It seems necessary to consider one of the limitations of this approach which has special relevance for this paper. While the American Way of Life is a useful concept, it seems doubtful that it would be as widespread as Herberg claims it to be if dissemination were indeed dependent on schools, families and celebrations. Participation in and acceptance of these institutions is not so universal as to provide a really common set of experiences and a core of common values for the entire society. For a variety of reasons, many groups within American society are alienated from, ignorant of, or denied access to the very institutions which both Bellah and Herberg see as primary disseminators of a core value system. (Bellah, 1967) (Herberg, 1960)

For the poor, the minority person, involvement in such events as the fourth of July, Washington's Birthday and Thanksgiving (this last being a real bete noir of the American Indian community) is either absent or occasion for ambivalent affect. The present debates raging within several minority communities over whether or not they should participate in the Bicentennial celebration is frank evidence of the lack of a society wide acceptance of certain elements of the American way of life.

I believe that Herberg is essentially correct that secular vehicles are increasingly employed to inculcate social values, but I would extend his argument. I believe that many other institutions, among them the mass media, perform the function of value dissemination and are better able to do so in the face of political and social diversities and animosities than are traditional institutions.

The central contention of this paper will be that there is within our society a socializing agent which reaches large numbers of children, regardless of class or race, thus providing them with (a) a common set of experiences and (b) exposure to a common set of values while manifestly performing other tasks of entertainment or salesmanship. This secular vehicle is television and I shall argue that it invokes the same value clusters as those which are present in both the American way of life and the Protestant Ethic as delimited by Max Weber (Weber, 1958) Television as a Socializer.

In socializing the American child to a set of values both message content and mode of presentation are invoked. Some commercials, notably public service messages, overtly instruct a child in such values as honestly (anti-shoplifting) and neatness ("Don't be a litterbug:"). These messages, direct and to the point, represent an obvious attempt to give instruction in "correct" behavior. What we shall be concerned with here, are the more subtle cases, those in which human virtues are being peddled along with cereal and sneakers.

The values most frequently stressed in the television commercials I have observed are achievement-success, individualism, equality, patriotism, fairness, and equality, good health, a rather peripheral component of the American way of life is also frequently mentioned, especially in food commercials. All of these values are important elements of The American Way of Life as Herberg has delineated it. (Herberg, 1960) These values are stressed in a variety of ways, some quite direct, others rather subtle. I have noted five ways of introducing or reinforcing an American Way of Life value in children's commercials.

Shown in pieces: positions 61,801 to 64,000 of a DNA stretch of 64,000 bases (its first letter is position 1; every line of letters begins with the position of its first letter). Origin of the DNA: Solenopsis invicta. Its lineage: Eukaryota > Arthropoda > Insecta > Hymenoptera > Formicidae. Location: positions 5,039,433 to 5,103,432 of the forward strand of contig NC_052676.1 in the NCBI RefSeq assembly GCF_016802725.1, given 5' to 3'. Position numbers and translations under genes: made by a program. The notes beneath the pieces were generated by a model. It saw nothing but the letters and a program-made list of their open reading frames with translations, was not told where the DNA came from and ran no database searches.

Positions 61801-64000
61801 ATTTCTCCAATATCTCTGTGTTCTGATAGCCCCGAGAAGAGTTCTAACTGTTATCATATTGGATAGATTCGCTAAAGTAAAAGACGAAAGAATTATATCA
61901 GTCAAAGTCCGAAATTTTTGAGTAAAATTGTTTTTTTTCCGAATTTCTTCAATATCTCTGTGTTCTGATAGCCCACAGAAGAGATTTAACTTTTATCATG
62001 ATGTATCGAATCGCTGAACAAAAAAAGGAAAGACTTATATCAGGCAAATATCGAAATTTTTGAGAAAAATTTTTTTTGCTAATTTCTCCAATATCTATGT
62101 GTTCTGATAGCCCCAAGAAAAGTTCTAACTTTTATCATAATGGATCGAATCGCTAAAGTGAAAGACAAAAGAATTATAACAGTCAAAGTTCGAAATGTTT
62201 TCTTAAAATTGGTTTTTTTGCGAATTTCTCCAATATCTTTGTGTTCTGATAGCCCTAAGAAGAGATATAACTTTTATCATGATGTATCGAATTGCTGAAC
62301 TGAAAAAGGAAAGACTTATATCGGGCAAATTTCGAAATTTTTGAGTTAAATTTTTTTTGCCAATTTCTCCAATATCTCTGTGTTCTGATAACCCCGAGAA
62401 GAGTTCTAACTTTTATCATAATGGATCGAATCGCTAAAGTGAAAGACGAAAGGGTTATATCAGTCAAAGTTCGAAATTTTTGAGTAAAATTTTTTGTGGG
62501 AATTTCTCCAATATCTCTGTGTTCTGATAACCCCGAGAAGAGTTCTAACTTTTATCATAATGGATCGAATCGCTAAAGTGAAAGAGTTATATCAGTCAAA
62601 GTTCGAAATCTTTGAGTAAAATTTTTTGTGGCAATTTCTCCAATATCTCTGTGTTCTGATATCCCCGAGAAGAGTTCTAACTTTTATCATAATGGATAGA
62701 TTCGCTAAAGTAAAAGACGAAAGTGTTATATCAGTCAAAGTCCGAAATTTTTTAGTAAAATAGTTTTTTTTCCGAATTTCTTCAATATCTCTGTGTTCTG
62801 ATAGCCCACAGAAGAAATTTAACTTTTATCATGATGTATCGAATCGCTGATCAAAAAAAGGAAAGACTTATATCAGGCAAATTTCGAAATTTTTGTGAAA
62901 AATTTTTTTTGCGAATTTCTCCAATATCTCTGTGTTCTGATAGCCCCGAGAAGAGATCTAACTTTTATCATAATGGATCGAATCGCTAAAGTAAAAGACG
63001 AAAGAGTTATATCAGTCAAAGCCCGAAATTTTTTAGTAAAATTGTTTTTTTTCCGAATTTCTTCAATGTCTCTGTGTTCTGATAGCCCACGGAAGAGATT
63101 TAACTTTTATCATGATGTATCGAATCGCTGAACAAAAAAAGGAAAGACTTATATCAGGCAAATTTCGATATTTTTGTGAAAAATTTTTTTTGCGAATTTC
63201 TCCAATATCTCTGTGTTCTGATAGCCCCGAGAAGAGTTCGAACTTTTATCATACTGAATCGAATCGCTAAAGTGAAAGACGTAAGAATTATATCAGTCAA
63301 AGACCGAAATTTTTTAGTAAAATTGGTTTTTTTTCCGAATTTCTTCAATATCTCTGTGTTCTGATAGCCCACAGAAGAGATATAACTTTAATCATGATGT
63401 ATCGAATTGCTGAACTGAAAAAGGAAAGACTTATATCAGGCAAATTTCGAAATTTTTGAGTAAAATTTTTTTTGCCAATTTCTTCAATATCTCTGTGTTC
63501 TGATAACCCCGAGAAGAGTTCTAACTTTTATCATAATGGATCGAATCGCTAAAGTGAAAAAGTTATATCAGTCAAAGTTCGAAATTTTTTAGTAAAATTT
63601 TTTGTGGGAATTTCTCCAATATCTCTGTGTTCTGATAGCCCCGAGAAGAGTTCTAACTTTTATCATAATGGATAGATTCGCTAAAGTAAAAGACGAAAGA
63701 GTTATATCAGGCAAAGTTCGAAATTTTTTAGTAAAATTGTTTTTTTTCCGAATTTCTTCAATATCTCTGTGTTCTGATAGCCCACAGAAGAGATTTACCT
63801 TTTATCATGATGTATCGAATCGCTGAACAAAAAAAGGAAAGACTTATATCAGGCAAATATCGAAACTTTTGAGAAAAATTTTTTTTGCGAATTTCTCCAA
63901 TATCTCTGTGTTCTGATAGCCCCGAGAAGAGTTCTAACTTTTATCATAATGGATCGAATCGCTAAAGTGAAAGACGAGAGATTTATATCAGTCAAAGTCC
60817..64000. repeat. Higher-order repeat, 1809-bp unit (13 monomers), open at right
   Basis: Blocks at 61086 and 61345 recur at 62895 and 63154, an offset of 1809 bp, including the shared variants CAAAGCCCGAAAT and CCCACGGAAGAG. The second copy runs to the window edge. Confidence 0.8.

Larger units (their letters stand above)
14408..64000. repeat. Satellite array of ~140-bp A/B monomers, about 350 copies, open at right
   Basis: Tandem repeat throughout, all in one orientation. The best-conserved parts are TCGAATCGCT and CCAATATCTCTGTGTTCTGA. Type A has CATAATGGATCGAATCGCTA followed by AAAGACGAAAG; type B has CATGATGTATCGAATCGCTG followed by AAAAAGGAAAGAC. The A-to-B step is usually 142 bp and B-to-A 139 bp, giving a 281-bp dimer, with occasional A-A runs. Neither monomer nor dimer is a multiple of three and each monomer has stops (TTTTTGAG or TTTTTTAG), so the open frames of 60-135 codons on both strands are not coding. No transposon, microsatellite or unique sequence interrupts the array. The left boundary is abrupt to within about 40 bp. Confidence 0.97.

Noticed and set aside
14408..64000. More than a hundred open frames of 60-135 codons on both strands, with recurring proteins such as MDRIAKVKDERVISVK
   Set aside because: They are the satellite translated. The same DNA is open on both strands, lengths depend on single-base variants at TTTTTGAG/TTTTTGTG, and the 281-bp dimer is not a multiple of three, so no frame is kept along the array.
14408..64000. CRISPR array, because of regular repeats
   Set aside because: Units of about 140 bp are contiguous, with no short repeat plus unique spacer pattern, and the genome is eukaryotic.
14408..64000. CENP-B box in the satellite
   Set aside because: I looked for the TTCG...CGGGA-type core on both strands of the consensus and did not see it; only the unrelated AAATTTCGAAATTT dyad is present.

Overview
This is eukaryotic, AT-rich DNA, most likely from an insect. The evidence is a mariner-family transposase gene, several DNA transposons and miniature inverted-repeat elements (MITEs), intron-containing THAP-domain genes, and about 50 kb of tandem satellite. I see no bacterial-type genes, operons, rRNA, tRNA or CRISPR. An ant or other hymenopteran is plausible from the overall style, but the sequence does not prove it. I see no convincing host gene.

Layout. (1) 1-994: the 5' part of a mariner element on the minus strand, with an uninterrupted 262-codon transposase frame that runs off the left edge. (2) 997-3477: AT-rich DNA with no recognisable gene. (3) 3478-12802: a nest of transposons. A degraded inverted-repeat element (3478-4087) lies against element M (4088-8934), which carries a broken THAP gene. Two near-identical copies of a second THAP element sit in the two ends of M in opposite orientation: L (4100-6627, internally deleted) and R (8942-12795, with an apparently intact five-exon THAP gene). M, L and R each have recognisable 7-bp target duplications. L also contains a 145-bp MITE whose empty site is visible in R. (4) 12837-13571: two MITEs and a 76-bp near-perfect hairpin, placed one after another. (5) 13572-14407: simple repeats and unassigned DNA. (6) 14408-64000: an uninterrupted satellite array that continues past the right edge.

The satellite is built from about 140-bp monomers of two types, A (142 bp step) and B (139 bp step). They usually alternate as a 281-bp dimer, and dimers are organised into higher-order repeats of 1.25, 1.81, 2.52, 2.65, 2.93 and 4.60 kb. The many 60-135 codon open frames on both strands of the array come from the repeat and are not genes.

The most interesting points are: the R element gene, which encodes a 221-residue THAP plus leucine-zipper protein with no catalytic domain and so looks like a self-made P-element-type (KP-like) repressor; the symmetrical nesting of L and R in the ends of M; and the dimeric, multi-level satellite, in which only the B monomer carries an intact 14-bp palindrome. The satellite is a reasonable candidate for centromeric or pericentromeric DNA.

A. Direct instruction. Here the audience child is told what or what not to do. Examples: "Don't be a litterbug!" "Hug your Baby Tender Love. Love her."

B. Indirect instruction. Here the television actor child is told what or what not to do. Thus an adult figure tells a child to share his Nabisco cracker with his sister. In a Capt'n Crunch commercial when one child starts to help another with a riddle he is reprimanded "Don't tell him. Let him do it himself."

C. Modeling. This device simply approaches the viewer by showing good things happening to children because of something they do. Winners receive pats on the back -- a tacit reward for achievement. Girls who are "friendly" are shown drinking Kool-Aid with friends. Sometimes this modeling has to do with who the children are with. In an effort to promote Equality, many children's ads are now multi racial. In the television world children in these groups are always smiling and laughing.

D. Overvoice. The use of adult, usually male adult overvoices to tell about the product while children are seen using it, can be viewed as a cultural way of lending authority to the values stressed and also of reinforcing the obedience value in viewers.

E. Appeals to children's anxieties. Some commercials speak the fears and anxieties of children. Is one feeling small and vulnerable -- this toy you can use "all by yourself." Is a little girl jealous of her mother -- with Baby That-A-Way she can identify with her. Is junior in the throes of the Oedipus complex --he can beat hell out of his Dad at Parcheesi. If he "plays his hardest."

F. Appeals to Pity. Here ill or poor persons are shown in a condition such as to stir up in the child the proper emotions of sympathy and generosity (which are then commended by the male adult overvoice).

Almost every device is employed in the service of the American Way of Life. Some mechanisms seem to be favored for the inculcation of certain specific values. For example, I observed that individualism is very often conveyed through the mechanism of the overvoice addressing the viewer. "You should try this yourself." "You can build this unaided," while equality (perhaps because of its dubious standing in the value hierarchy right now) is never referred to verbally, but is conveyed through a portrayal of happy interracial groups. Patriotism is most frequently introduced through the Juxtaposition of a common patriotic symbol with an object which has good connotations. Example: Grandpa Strohman singing to the tune of Yankee Doodle Dandy amid stars and stripes while enjoying "Some of mine delicious bread."

What becomes evident through prolonged viewing is that the American Way of Life is being sold by reference to toys and candy, just as toys and candy are being sold by references to the American Way of Life. So far, investigators have only dealt with the latter aspect of this two-fold phenomenon.